Stories Behind the Stories

(Or why I write what I write)

Although my blog goes into far more detail about my writing life, I wanted to give you a bit of insight into each one of my books. Like a mom to many children, each one of my novels holds a special place in my heart.

My newest book series, The Gilded Legacy Novels, are set during one of my favorite historical eras. Here in America, the late Victorian years (latter half of the 19th century) are called the Gilded Age, a phrase coined by Mark Twain. He compared the thin veneer of gold over something worthless to the way the wealthy flaunted their new riches during the economic boom that followed the Civil War and Reconstruction period. I wanted to explore through the eyes of new characters just how money can ruin a person’s soul. So money as a theme that runs through each of the books in this series—well, along with love that’s both human and divine, since I write stories of faith and romance!

Bees In The Butterfly Garden released in June, 2012 and All in Good Time will ship on April 1st, 2013

Bees In The Butterfly Garden is the story of a Meg Davenport, who was raised to be a proper lady in one of the most fashionable schools of New England. Little did she know that her father was a notorious thief, and had spared her from the truth for her own good. Learning about his occupation only after his sudden death, Meg is determined to follow the life that should have been hers, if she’d only been allowed to share her father’s life. And his reluctant protege, Ian Maguire, is just the person to help her.

 

All_In_Good_Time_Screen_ShotAll In Good Time is the second book in the Gilded Legacy Novels, but don’t worry about reading them in order. Both books are independent reads with entirely new settings and casts of characters.

This book was inspired entirely through research. I’d come across the tale of a western stagecoach robber who held up the same line three times—all by himself. He chose a narrow canyon, where he was able to place perfectly carved, sturdy sticks high above in the boulders—far enough from the ground so they resembled shotguns. Then he stopped the coach at gun point but never fired a shot, letting “his boys” from above present all the threat he needed to scare the driver into handing over the contents of the lock box. Such a thief seemed just the kind that could be redeemable, so he was the first glimpse I had for my hero, Henry Hawkins.

But what kind of heroine would be the best counterpart for him? Someone with whom he might have a fault or two in common, but who represented the faith needed for his redemption. Enter Dessa Caldwell, every bit as clever as Henry but intent upon using her talent to do God’s work. She has a dream of opening a shelter for fallen women, and all she needs is a loan to get her mission off to an early start. Henry is now the successful bank owner he’d planned to become all along, but he’s more of a Scrooge than a saint and has little faith in what Dessa wants to do.

Both Dessa and Henry have a secret, and it isn’t until each can face their secrets that they can find the future they want.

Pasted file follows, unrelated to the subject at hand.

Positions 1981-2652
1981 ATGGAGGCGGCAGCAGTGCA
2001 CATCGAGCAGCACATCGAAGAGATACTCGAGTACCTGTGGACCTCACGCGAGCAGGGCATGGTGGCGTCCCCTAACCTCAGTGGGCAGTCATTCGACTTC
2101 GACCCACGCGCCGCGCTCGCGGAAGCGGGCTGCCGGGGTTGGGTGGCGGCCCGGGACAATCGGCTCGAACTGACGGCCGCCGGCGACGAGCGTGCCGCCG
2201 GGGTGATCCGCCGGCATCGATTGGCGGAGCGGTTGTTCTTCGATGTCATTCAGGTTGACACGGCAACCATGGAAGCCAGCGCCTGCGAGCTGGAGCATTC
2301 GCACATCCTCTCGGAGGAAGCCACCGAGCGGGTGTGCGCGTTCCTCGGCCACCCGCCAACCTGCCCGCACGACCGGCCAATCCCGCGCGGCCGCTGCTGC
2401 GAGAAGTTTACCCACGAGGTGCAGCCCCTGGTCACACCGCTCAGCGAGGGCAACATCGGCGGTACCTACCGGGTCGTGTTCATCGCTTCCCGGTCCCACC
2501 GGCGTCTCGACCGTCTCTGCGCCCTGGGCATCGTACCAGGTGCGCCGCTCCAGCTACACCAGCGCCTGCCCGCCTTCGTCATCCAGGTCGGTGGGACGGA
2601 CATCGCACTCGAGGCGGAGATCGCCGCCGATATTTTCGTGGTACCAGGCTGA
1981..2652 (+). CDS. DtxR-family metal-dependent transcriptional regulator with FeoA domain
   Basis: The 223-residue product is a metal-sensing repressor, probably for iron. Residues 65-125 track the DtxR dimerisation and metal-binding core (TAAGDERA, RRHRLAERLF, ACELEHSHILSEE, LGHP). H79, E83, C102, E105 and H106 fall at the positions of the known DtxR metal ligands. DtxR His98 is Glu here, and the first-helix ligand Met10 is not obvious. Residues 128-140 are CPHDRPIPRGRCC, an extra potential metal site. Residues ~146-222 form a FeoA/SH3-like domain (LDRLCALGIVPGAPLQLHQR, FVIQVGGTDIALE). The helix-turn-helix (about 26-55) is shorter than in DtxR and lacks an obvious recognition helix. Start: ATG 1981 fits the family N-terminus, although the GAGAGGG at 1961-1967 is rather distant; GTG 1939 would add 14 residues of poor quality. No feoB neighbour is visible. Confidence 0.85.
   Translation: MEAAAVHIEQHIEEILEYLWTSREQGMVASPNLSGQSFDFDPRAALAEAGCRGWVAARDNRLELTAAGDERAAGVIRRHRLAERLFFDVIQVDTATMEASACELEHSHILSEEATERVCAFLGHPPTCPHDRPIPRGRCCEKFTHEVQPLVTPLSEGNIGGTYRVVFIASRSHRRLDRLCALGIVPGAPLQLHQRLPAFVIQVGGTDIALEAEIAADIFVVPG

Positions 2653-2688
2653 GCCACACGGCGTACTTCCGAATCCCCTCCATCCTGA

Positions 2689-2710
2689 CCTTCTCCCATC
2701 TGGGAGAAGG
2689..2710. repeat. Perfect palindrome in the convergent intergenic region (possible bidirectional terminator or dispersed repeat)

I must admit this was one of those books that seemed to write itself. I liked Henry from the start, and since I’ve wanted to set a book in Denver for some time I had fun acquiring resources to make the setting come alive. The best help came from a professor I met online after ordering some of his books. Jay Moynahan has thoroughly explored the old west of Victorian times, and was very generous in recommending some of the sources he used to compile various books on the vice world—a backdrop that plays a big part in All In Good Time.

 

I’ve also written five books with a First World War setting, so now I’ll take a moment to answer why I’ve been so fascinated by an era that inspired so many books, including my Great War Series. I grew up in a home that talked about war. My grandfather, although he was a quiet man, fought in France during the First World War. My father and my uncles fought in the Second World War. In fact, my father was a prisoner of war for over three years, taken captive at Corregidor while fighting the Japanese to defend the Philippines. He followed the Death March to such camps as Cabanatuan and Bilibid, and was ultimately sent to Mukden, Manchuria where he was part of a forced labor regimen until the end of the war. He weighed less than 100 pounds when he was released, and they told him because of his prolonged period of deprivation that he probably wouldn’t be able to father any children. In typical fashion of doing things his own way, he proved the experts wrong by fathering six children. I’m number five.

I recall many loud discussions between my dad and one older uncle who came from Germany and who still spoke with a heavy accent. Although I was too young to know what they were talking about most of the time, I quickly learned to associate deep emotion with what happened during that war, any war—on both sides. I think that was where my fascination with war eras began.

Someday I may write a Second World War novel, but so far my research has extended mainly to World War One. I have a number of photographs that my grandfather, in the Army Signal Corps, brought home with him. Although I never saw those photographs as a child, I did finally get to see them when I was older, and now they’re one of my most important possessions.